By Harry Bosk

Like most Pets on Wheels (PoW) volunteers, Judith Fishman loves dogs and helping others. She regularly visits FutureCare in Reisterstown or Gilchrest Hospice and brings one of her Golden Retrievers with her.

Initially, Judith didn’t think she would be able to participate at FutureCare or Gilchrest. “I didn’t think I would have the stomach for it. FutureCare can be tough because you develop relationships with people and then they die. But my experience there prepared me for Gilchrest,” she said.

She finds Gilchrest especially rewarding, “Patients receive the best quality of care right up to the end. I’m glad that I can be a part of that care,” she says. In addition, she sees the valuable contribution her pets bring to everyone there. “Sometimes the patients are asleep but I let the family know we are also there for them. ” Judith finds volunteering at Gilchrest gratifying. “I feel like the dogs and I have accomplished something.”

As a longtime Golden Retriever owner, there’s no doubt about the breed Judith prefers. Her love for this breed introduced her to the world of therapy dogs in nursing homes and other facilities. Thirteen years ago, while attending Goldenstock, an annual summer weekend retreat for the owners of Golden Retrievers she learned about Therapy Dogs International. After volunteering for that organization she became a PoW volunteer.

Judith credits Gilchrest for teaching her more about life and death. She recounts an experience with a patient there who related to Chloe because they both had difficulty breathing. She gave Judith a poem The Dash about the meaning of life. This patient accepted death as a part of life and she had no fears about dying.

Judith still misses that woman. She wishes that she and her dogs could have spent more time with her.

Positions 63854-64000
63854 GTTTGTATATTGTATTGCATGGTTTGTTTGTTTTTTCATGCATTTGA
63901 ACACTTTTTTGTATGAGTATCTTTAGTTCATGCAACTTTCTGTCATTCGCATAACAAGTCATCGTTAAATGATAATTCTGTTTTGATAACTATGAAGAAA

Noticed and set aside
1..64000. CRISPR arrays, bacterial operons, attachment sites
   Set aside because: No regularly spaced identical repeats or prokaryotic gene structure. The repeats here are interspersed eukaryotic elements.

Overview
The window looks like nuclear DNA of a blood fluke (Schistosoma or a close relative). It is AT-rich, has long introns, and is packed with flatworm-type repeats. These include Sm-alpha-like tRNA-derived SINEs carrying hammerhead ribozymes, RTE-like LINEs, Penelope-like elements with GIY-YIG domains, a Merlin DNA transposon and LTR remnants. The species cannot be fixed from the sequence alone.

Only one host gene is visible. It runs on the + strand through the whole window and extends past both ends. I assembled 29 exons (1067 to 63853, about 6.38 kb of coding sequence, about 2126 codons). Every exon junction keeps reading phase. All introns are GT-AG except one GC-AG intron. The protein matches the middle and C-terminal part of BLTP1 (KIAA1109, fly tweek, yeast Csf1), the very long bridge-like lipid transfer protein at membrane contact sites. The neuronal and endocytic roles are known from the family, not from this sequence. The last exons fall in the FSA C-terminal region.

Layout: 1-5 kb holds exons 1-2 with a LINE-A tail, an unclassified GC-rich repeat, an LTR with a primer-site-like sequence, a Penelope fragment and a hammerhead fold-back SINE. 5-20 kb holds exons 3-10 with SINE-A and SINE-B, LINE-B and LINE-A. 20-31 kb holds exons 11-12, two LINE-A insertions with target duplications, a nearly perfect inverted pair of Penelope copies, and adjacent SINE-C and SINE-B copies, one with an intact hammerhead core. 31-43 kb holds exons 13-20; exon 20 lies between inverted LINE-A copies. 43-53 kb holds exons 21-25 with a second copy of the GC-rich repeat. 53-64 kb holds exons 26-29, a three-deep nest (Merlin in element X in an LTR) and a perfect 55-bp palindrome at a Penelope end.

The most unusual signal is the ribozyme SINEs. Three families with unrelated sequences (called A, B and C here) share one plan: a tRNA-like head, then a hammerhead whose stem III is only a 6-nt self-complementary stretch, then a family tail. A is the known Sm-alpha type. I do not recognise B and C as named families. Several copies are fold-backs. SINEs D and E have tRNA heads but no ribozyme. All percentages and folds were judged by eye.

It’s experiences like this that make Judith a dedicated volunteer. It’s also her desire to serve others that compels her to visit FutureCare and Gilchrest.

By Philip Hosmer

The first time Steve Lesser volunteered for Pets on Wheels, he was discouraged and thought he was not a good fit for the program. He and his wife Eileen had taken their golden retriever Sandy to Arden Courts, a facility for patients with dementia and Alzheimer’s disease, and he found it to be a difficult experience.

But his wife Eileen encouraged him to give it one more try, and on their second volunteer visit, everything changed. They saw lonely, tired looking faces light up when their dogs walked in the room, and they saw the connection being made between Sandy and the residents. Five years later, Steve and Eileen are among Pets on Wheels most committed volunteers.

“When I saw Sandy communicate with the residents, and how excited they got, it made me feel this is something I’ve got to do,” Steve says. “Many of these folks miss their dogs, they are lonely and depressed. Sandy would put a big smile on their faces even though some can’t speak.”

Each week, the Lessers, who live in Pikesville, visit Arden Courts, as well as Spring House and North Oaks, along with their golden retrievers Kelly and Cody. As soon as they go to the closet to get the dogs’ vests, Kelly and Cody spring into action, knowing that it’s time to visit their many friends. And the Lesser team has made friendships along the way that have enriched their lives.

Eileen recalls attending the funeral service of a man they had visited, but his family not recognizing them until they mentioned they were the volunteers who would bring Cody and Kelly to visit.

“Then their faces brightened and said “Of course you’re the ones with the dogs!,” Eileen said.

Steve remembers a patient who suffered from agoraphobia, the fear of leaving one’s home. The woman had not left her apartment for six months.

“The first time we visited, she crossed the threshold and walked out her door and played with Sandy for 15 minutes in the hallway outside her apartment.” Steve says. “Sandy’s unconditional love brought her out of her apartment.”

A man with Parkinson’s disease suffered from severe tremors, but when the Lesser team would visit, his tremors would quickly dissipate when he petted the dogs.

The Lessers remain dedicated to making their weekly rounds with Kelly and Cody. They’re not sure who gets more out of their visits, the patients or them.

“It gives you a wonderful, uplifting feeling to brighten someone’s day who is not as fortunate,” Eileen says.